Ant-Man and the Wasp (MCU 18? or 19?)
So we watched this after Infinity Wars, but in retrospect that was stupid. The argument is that because the mid-credit scene happens in the Snapture, this should be watched between the two Avengers films, but I am deeply unconvinced. I think it would be better to get to the mid-credit scene and be wildly confused by what happened… and then have the explanation in Infinity Wars. So, I’m putting this next in my reviews.
This movie is pretty daft, all told. I like that it’s the after-effects of Civil War; I think that’s a really nice aspect to the entire saga. But… a lot of this film is just silly. Paul Rudd, Evangeline Lilly, and Michael Pena continue to be perfect little cinnamon rolls and honestly they give me life. I’m intrigued by Hank Pym turning out to be actually not a very nice person, here – and I really like this as a reveal! – and I had no idea Laurence Fishburne was in this film and that was a splendid discovery.
But the rest of the film? the narrative? Sheesh. It’s just… so silly.
Quantum realm! Time… stuff! Living in miniature and completely alone and not going nuts!
(The opening, where we find Scott has been under house arrest for nearly two years and has had to entertain the kid for weekends in that situation, is all too real right now.)
Anyway… yeh. This is not a great film. I mean, it’s fine – I don’t regret watching it, I’m super glad the ex-wife and new partner came around to actually accept Scott into Cassie’s life, and so on. I can put up with a lot of hand-wave-y science nonsense (I have watched The Core… more than once) but this pushed even my limits. Perhaps the best bits were cars getting big and small during car chases, but only if you don’t think about it too much. The narrative also suffered from lacking a convincing antagonist. Ava was theoretically interesting but she absolutely should not have been playing a villainous role – and that does kinda switch with the arms dealer stepping into that, but the whole thing was just so messy and confusing.
So. Not great. Only got made to set up ~~the quantum realm~~ for the Infinity saga, as far as I can tell.
Ant-Man (MCU 13)
And now we get to the first MCU movie we haven’t seen! I am, clearly, a pretty big fan of superhero movies, but… we didn’t even think about seeing this one at the cinema.
I mean. Ant. Man. Really?
Even when I saw it was Michael Douglas and Paul Rudd!
I mean. Ant-Man. Just… nah.
However! How wrong I was!
Yes, Ant-Man is indeed in some ways very silly. The name is definitely silly. But within the MCUverse, shrinking in entirely logical as a concept, and that’s something you just have to go with.
Interesting thing I was considering while watching: Tony chooses to be Iron Man; Thor is born as Thor; Steve chooses to be Captain America. Bruce, Natasha, and Scott all to some extent have their identities thrust on them – in very different ways, of course, and I’m not suggesting there’s an equality in their experiences. But it is interesting to consider how they come to their positions (which gets even more interesting when you consider Sam Wilson vs Bucky).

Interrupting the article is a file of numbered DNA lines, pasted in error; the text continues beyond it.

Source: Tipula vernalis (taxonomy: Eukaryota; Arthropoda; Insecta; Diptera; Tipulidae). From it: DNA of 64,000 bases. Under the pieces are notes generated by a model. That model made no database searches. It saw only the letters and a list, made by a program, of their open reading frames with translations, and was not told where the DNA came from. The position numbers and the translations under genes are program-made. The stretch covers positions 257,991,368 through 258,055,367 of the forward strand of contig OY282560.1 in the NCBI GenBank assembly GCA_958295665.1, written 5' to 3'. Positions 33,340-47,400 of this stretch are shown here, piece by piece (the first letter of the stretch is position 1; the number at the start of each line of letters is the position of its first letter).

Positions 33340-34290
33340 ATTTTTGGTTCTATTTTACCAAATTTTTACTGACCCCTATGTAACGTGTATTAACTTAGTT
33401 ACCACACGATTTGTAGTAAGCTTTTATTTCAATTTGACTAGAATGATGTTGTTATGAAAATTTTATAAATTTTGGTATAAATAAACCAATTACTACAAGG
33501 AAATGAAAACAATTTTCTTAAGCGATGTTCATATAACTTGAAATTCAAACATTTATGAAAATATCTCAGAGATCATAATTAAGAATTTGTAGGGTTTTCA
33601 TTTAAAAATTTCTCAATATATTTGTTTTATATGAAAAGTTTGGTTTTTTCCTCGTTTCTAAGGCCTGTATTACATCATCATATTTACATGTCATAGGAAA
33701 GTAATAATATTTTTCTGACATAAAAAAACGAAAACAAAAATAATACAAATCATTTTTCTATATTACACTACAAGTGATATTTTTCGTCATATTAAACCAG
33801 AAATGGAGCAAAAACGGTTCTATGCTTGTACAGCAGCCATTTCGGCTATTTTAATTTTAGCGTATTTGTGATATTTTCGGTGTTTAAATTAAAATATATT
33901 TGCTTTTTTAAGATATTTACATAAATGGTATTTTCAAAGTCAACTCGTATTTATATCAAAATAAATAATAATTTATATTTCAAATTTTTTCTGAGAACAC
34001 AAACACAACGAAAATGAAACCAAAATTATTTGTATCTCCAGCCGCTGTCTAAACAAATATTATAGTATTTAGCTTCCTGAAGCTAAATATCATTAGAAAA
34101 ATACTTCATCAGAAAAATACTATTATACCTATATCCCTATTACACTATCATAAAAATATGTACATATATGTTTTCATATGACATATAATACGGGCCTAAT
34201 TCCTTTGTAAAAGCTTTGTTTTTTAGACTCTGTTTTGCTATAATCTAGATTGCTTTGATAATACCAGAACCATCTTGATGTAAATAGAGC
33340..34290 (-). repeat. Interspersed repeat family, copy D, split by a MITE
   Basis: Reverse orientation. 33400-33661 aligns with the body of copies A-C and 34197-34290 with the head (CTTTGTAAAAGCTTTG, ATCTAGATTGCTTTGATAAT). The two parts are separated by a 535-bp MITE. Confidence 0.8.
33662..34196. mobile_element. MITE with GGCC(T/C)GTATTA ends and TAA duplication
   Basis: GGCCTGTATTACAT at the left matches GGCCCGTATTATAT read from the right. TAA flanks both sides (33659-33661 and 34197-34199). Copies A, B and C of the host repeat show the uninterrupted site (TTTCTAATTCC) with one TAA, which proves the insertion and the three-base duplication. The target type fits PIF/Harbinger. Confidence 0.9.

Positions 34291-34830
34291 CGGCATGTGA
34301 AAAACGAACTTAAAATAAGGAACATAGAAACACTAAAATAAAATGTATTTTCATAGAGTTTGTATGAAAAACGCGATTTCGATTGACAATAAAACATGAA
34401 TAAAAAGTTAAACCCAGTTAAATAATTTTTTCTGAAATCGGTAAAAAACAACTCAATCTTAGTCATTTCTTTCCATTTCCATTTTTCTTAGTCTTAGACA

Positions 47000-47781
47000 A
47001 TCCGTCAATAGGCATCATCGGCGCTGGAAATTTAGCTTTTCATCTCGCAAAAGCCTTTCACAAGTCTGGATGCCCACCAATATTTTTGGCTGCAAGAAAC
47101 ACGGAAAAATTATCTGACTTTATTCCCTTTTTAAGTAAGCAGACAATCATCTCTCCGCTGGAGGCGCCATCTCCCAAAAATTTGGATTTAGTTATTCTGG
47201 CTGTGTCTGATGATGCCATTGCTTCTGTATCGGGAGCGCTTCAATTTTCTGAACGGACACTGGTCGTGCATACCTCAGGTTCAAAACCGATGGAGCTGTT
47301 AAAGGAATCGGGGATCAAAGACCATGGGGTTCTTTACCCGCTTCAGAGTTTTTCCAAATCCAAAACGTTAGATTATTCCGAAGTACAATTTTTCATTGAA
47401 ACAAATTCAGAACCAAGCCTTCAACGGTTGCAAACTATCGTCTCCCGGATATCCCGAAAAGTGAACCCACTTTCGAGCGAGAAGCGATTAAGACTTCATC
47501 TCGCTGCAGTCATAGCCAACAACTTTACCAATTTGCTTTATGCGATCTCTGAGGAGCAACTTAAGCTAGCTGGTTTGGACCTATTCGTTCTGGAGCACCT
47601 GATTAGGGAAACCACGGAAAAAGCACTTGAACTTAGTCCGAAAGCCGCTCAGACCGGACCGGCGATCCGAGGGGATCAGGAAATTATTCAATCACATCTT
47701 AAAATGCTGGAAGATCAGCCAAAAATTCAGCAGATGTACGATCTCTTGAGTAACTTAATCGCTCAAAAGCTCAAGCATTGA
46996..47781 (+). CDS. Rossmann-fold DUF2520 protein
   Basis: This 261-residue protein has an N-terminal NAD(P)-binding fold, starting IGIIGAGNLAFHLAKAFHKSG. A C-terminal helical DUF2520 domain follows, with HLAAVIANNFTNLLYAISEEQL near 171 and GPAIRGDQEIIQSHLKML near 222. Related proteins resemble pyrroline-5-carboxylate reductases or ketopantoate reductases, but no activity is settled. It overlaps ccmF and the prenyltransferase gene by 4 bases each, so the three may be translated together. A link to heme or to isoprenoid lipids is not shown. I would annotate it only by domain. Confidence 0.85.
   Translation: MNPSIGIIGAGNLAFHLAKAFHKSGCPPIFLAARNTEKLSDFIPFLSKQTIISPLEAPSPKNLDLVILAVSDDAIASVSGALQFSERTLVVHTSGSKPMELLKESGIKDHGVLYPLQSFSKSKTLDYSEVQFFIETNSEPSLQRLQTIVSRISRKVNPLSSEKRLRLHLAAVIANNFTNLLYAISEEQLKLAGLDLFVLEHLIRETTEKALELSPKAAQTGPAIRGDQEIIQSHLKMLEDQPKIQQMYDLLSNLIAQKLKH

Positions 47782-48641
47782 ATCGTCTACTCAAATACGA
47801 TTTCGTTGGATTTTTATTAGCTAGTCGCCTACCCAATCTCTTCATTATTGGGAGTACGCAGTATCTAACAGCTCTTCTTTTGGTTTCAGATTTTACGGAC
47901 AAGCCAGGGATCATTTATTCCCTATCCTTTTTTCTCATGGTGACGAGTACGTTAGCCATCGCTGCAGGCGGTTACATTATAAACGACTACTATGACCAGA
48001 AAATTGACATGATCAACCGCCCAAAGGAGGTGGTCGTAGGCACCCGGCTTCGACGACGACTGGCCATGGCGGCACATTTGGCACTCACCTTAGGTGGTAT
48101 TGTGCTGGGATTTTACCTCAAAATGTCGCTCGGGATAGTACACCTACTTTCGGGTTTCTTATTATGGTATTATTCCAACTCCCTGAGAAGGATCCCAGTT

Anyway. Michael Douglas is wonderful as Hank. Really every minute he’s on screen is just cool. Paul Rudd is delightful as Scott Lang, and I should never have expected anything else. I knew nothing except what I gleaned from the Avengers films about Scott before this; the film made him entirely relatable and entirely appropriate to the position of Ant-Man. Evangeline Lily is great as Hope and since I didn’t even realise she was in this film, everything she did was unexpected and wonderful.
I was fascinated to see that this does slot into the larger Avengers ‘verse – and I hadn’t expected it: a newspaper about Sokovia, breaking into Avengers HQ, selling tech to Hydra… it kinda required Avengers background knowledge, which I think is interesting for a theoretically standalone movie, but I suppose there’s an expectation that no one will go see this who isn’t invested in Avengers in either film or comic incarnation.
This definitely does have its silly elements, but they’re ones I enjoyed, overall. Michael Pena is fabulous as Luis – I love him in The Martian and he’s very different here but still has that superb timing that makes all of his lines a joy to watch. The other numbskull crims are very silly but play their part. “Yellowjacket” is actually a pretty ordinary villain; the real opponent in the film is time, and Lang learning to trust himself and Hank and Hope. It’s not exactly an original narrative – not-really-a-criminal has chance to redeem himself largely for the sake of child – but it was played well enough I was happy to go along. I was very glad it didn’t dwell overlong on how Lang got to the point of burglary; nor that there was any suggestion of his getting back together with Maggie. Instead, the suggestion is Maggie and Paxton will give him room in Cassie’s life, without giving up their own space, which is entirely appropriate. Also, Hank’s reaction to Hope and Scott kissing is entirely appropriate.
This was way more enjoyable than I had expected and makes me happily anticipate Ant-Man and the Wasp. I’m still not sorry I didn’t spend the money on cinema tickets, though.